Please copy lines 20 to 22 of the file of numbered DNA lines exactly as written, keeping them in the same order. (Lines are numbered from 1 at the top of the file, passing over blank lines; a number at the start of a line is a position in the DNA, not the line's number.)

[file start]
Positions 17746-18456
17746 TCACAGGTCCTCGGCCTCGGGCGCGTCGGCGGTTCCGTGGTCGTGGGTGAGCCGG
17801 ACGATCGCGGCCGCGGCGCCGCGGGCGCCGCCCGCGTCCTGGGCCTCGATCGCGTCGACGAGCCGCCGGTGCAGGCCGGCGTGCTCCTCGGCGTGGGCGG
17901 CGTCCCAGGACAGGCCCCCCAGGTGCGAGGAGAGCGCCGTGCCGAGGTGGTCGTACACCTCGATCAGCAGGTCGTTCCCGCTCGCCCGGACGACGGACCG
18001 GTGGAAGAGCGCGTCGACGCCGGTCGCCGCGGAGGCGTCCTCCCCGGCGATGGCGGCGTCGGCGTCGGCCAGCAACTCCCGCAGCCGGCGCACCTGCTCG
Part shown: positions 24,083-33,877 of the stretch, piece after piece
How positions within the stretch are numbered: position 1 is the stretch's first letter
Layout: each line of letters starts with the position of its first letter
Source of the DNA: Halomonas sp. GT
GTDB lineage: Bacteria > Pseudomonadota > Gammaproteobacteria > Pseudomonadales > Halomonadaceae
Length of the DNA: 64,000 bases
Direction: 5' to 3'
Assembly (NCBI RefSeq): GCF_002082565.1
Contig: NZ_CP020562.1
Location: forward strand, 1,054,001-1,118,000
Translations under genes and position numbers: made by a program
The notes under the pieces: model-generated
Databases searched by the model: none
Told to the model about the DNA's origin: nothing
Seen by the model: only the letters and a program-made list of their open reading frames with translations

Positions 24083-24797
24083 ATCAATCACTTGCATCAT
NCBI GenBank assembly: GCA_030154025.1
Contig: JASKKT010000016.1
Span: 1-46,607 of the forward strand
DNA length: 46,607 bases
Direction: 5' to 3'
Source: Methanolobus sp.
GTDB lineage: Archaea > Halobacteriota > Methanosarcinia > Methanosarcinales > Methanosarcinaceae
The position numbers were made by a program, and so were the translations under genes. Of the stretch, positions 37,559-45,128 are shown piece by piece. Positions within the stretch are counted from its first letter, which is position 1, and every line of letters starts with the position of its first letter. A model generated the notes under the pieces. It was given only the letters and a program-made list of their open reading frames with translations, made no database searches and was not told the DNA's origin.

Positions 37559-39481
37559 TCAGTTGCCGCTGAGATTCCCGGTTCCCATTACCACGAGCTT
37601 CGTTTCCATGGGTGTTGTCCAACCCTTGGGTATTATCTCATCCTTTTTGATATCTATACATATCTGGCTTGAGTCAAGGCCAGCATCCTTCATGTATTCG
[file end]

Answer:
Seen by the model: only the letters and a program-made list of their open reading frames with translations

Positions 24083-24797
24083 ATCAATCACTTGCATCAT